“It may well be that Emma Lazarus’s poem asks more than we are prepared to deliver, but it has reminded visitors to the Statue of Liberty for more than a century that the power of freedom’s promise if for everyone: ‘Give me your tired, your poor, Your huddled masses yearning to breathe free, The wretched refuse of your teeming shores…” Any liberty worthy of the name is a patterning of life for all members of free society, not for some happy class of winners huddled within enclaves of relative privilege. Looking down from such a perch, it is not good enough to say ‘Give them your huddled masses…'” -Douglas Rae Democracy’s Edges (1999)
While exurban areas continue to develop shopping malls and residential communities around highways, New Haven has managed to add thousands of new residents to its Downtown and several city neighborhoods. As young professionals, recent college grads, and young singles seemingly flock to urban centers in search of better job opportunities and an active night life, rental housing construction has boomed. Growing companies are also looking for ways to attract talent and impress clients, which supports commercial construction and the food services industry. Increased demand for bio-medical related facilities has even prompted the City of New Haven to reconfigure the Oak Street Connector from a depressed, limited access freeway to development parcels flanked by a pair of surface streets that will be bridged by restored connections across Temple and Orange Streets. Cycling infrastructure, increased passenger and commuter train travel, and the conversion of the Farmington Canal into a recreation trail have begun to restore balance and reintroduce a variety of transportation options.
Garden City and Region (2015-2038)
Future planning and development efforts for regions might focus on balancing the provision of services, affordable housing, transportation, and commercial establishments between each neighborhood and district within the region so that no one neighborhood has to carry a burden while another reaps the benefits. Development should be respectful of the existing scale and character of neighborhoods, but residents of each neighborhood should have the opportunity to walk or bike to work, school, shopping, parks, and transit stops that provide convenient access to regional destinations.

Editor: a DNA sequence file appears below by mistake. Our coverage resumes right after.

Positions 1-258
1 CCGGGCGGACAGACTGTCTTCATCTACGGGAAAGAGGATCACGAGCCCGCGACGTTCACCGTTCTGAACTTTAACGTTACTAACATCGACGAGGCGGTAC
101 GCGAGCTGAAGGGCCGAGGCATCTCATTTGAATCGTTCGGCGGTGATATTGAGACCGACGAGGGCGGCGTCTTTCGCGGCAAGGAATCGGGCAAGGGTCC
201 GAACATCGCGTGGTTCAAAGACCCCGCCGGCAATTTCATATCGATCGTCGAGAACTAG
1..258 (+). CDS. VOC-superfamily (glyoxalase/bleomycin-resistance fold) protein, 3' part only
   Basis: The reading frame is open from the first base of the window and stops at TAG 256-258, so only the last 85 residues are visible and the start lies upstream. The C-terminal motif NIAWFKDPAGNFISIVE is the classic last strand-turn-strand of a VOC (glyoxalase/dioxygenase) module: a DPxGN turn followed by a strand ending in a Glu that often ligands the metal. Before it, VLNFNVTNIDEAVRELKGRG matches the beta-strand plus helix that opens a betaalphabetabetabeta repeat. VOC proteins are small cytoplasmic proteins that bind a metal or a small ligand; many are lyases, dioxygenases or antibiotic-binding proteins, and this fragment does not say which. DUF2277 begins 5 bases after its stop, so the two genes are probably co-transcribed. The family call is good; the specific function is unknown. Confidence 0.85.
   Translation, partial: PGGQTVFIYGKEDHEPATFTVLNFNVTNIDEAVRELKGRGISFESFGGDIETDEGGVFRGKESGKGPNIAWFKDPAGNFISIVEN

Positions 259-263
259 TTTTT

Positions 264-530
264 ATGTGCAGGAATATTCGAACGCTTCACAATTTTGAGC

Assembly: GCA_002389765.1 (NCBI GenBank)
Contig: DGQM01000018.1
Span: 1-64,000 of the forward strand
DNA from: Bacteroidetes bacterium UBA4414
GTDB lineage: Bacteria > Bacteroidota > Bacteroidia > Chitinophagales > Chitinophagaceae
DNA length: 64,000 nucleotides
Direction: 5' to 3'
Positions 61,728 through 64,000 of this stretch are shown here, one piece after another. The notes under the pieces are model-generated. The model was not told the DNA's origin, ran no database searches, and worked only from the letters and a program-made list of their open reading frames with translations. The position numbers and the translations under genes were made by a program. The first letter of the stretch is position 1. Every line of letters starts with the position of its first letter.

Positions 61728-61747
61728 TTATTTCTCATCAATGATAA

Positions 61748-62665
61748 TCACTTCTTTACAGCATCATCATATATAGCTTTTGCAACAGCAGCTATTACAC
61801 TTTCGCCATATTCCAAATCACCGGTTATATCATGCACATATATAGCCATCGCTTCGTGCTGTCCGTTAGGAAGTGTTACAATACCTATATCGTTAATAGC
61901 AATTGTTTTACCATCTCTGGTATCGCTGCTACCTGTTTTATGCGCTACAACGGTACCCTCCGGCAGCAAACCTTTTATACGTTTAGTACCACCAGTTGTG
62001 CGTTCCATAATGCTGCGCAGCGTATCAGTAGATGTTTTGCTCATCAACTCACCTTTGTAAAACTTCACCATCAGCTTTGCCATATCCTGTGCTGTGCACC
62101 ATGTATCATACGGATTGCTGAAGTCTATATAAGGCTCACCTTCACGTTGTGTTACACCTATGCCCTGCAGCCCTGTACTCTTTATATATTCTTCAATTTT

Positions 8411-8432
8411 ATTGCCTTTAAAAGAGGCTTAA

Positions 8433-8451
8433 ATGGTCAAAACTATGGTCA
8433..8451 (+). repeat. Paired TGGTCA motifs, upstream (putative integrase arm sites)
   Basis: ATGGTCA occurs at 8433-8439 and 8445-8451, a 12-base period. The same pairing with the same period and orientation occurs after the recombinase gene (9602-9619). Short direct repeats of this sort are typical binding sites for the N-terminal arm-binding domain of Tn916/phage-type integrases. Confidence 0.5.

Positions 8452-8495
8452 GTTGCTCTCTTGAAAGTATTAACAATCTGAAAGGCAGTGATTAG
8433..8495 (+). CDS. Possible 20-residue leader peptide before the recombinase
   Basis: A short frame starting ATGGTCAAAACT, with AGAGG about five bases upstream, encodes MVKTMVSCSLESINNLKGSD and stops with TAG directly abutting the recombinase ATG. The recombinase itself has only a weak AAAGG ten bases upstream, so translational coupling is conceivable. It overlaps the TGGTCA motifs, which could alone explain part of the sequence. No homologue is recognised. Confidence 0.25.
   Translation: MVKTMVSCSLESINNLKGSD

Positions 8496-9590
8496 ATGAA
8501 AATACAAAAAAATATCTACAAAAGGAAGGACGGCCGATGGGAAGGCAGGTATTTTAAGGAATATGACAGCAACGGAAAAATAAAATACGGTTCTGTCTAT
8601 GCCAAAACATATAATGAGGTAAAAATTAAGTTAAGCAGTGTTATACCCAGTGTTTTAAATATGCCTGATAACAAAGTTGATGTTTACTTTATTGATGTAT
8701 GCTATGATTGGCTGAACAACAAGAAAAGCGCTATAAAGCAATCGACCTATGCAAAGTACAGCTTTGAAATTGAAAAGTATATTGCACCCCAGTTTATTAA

Development of this sort might see strip shopping malls converted to mixed-use centers with residences and offices above stores and hidden parking. Existing town centers might encourage more residential development, better service provision, and improved transit infrastructure. Low-density residential areas might encourage more productive agricultural gardening, laborer housing, markets, and home offices. Suburban neighborhoods could incorporate owner-occupied rental housing, corner cafes, and professional offices. City neighborhoods should encourage commercial development and housing rehabilitation to attract middle and upper income households and workers. Downtown should continue developing market rate housing with a good amount of ownership options for families in addition to small rental units.
Metropolitan regions should strive to be places of opportunity for all people regardless of income and background. Regional resources should be available through a variety of transportation options that are convenient, safe, and affordable. Every neighborhood should have desirable and affordable housing in addition to employment, shopping, educational, civic, and recreational opportunities.
A region that achieves these qualities necessarily has to change its form – as its done throughout history. In American regions, in particular, the city’s form should relate to pedestrians and transit with accommodations made for cyclists and drivers when practical. Fortunately, recent development appears to be moving towards pedestrian and transit-oriented design for the first time in a century, but continued progress on safety and convenience is required if alternate transportation modes are to become viable options to driving.
From seasonally-inhabited aboriginal encampments to a dispersed constellation of villages to a compact monocentric industrial city to a sprawling codependent city-region, American urban form has changed enormously over the past four centuries, and it will continue to change as we attempt to shape its growth in the future.